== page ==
So we kept on moving forward. My sister and I were in the same frame of mind – we had decided not to spend any more money on the house than necessary because at some point soon we would have to spend that money on assisted living. The upside was that Mom had amassed a reasonably large nest egg.
We began preparing the home for sale. When we talked to Mom about it, we would be frank about those kinds of things. We felt it made sense that we inform her of the reasons we had to do minor repairs such as fixing up the greenhouse, new trim paint, replacing a few rotted spots on eaves and window sills. We also fixed a leak in the basement and installed a more efficient furnace. Mom got to live in a well-taken care of home, but we made it clear that we were looking to the future. She and Dad had shared that home for many years. She loved it. Coming to grips with the fact that she wouldn't be there forever, that was hard.
Accept aging in place has an expiration date
Next, I arranged for Mom to move to assisted living. She was the first resident of her room in a new wing of a memory care unit. Some residents were in wheelchairs, yet self-propelled and engaging in activities. Through my networking group, I connected with a Senior Investment Advisor and an Elder Care Lawyer. A Senior Move Manager helped us plan the move from a whole house to a single room with a shared bathroom. It takes a good team to manage all the elements.
For her new room, I drew three floor plans for her to review to help her decide to let go of her four-poster bed to make room for her hutch which would hold many of her favorite belongings. I worked with two moving guys. While Cindy took Mom out to breakfast, we moved everything in and set it up in three hours ... like magic.
This experience proved the degree to which adult children can plan for themselves and their family members. I designed around the changes in Mom's life to accommodate her passions and physical needs.
In her new residence, she was safe and physically comfortable, but had difficulty making new connections. We slowly realized that she had no idea that Dottie, her suitemate, was the same person from one day to the next. She could only engage in conversation about what was right in front of her. If a bird flew by, we'd talk about the bird. When the food came, we'd talk about the food. The other residents looked out for her, for which I'm forever grateful.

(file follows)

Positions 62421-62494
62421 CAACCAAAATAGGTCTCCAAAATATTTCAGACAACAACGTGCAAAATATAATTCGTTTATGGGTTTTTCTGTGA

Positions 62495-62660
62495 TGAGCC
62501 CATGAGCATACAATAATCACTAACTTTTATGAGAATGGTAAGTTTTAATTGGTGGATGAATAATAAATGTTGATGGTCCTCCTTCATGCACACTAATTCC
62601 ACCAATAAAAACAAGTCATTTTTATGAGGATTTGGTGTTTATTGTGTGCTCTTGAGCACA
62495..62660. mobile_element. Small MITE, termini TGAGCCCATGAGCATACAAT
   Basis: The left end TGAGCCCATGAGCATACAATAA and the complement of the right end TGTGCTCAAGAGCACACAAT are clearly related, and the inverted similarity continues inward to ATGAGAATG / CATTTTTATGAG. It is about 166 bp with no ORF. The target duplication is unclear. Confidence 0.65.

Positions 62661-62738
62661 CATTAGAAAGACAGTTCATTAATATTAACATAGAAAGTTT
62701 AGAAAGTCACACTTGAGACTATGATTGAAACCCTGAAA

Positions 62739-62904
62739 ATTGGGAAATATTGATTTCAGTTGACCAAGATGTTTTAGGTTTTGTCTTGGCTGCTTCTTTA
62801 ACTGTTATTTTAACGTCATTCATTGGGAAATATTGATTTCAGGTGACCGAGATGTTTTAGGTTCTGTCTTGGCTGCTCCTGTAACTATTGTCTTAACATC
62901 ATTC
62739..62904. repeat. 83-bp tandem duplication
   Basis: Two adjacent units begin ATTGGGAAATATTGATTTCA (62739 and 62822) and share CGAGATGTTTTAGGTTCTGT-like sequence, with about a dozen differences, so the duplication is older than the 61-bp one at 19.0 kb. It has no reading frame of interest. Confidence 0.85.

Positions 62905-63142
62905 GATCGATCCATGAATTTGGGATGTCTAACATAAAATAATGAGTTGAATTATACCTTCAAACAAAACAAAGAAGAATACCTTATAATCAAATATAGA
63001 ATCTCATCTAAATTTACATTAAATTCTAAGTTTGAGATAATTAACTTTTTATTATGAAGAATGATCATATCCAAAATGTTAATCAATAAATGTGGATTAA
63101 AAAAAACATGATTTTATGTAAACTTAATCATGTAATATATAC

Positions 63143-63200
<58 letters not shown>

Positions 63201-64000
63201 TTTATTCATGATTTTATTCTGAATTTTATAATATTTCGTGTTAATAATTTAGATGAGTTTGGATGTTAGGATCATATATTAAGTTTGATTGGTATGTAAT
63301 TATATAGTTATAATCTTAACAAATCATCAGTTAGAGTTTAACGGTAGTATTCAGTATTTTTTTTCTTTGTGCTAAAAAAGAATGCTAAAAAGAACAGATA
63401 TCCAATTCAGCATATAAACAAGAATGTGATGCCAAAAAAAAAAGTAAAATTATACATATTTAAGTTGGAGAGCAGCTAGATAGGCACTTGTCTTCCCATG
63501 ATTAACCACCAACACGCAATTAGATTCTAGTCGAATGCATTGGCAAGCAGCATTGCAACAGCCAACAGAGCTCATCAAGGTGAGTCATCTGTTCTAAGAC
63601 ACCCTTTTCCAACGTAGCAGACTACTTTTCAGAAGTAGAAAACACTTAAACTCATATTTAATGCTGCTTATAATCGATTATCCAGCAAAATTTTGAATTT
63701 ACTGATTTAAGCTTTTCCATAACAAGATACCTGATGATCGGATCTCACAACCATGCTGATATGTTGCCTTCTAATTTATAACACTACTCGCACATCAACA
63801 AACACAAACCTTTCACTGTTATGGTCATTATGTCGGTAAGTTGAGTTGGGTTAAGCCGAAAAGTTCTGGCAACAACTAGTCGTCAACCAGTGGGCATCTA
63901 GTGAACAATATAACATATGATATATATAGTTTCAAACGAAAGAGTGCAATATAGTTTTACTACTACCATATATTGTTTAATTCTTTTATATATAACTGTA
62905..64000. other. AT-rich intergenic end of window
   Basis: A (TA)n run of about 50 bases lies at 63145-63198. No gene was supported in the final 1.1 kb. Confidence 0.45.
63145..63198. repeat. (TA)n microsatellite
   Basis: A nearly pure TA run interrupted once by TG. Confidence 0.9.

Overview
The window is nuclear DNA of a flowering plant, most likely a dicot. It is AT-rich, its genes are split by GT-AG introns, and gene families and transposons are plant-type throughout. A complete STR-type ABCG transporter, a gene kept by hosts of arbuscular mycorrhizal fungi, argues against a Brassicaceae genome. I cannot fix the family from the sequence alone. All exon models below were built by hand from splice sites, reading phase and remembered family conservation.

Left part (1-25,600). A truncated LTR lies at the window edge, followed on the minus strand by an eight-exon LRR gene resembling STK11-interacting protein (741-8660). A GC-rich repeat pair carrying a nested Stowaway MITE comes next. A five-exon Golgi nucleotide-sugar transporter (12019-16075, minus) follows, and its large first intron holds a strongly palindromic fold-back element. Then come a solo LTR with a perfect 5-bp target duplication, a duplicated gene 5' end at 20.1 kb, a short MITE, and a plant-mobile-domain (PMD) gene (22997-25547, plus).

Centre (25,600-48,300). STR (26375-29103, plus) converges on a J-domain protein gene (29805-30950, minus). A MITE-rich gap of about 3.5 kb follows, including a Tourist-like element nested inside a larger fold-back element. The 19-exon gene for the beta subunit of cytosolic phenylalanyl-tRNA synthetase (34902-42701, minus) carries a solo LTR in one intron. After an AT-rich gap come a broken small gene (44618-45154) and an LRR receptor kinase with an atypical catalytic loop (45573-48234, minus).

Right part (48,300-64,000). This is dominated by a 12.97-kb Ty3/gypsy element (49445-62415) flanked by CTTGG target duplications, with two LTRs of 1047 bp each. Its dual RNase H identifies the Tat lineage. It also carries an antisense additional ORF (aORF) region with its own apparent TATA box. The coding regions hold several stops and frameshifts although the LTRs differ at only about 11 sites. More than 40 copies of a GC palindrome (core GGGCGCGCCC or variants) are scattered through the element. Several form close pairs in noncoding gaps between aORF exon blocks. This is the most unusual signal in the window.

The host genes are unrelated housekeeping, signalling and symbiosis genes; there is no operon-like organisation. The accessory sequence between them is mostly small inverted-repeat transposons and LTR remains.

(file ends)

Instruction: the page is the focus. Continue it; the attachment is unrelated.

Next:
Make peace with difficult decisions
When it was time to sell Mom's house, there were no maintenance problems to be used as bargaining chips. The young family who purchased it actually liked the 1950s knotty pine kitchen. It went to people who would care for it and we got to use that money for Mom's care, which was the whole idea. The process flowed easily.
When she passed away a year later, it still hit me hard. Fortunately, we had already sold the house. We had gifted, auctioned, and donated all her belongings. We didn't have to deal with all the crises simultaneously. I'm thankful that my sister and I had a well thought out plan.
When I think back, I wonder, would moving Mom out sooner have enriched her life? I'll never know for sure.
Engaging in my mother's experience opened my eyes. A major lesson learned – prepare for the future and change the situation before it becomes a crisis. After what I've been through, I enjoy offering advice to my clients about how to discuss aging in place with parents. I am making needed changes to my own home now.
Keep the money in the family
Typical costs for assisted living are $60,000 per year. A nursing home costs over $100,000. Let's say that by making strategic home modifications, you're able to keep your parents at home for three more years. You could spend $180K investing in the home instead of giving it to a facility to take care of your parent. Would you rather invest that money on their home or on a care facility? It makes sense to ask this question. When I make that point, my clients perk up and say, "I never thought of it that way."
Aging in place is a strategy that often has an expiration date. There's a point at which it's no longer a good thing. The key is to find that balance. Finding that balance takes planning.
From the architect of my family, I've come to be the architect of other families, too. Feel free to reach out to me when you start thinking about how to discuss aging in place with parents, and what that might mean for their future in their home.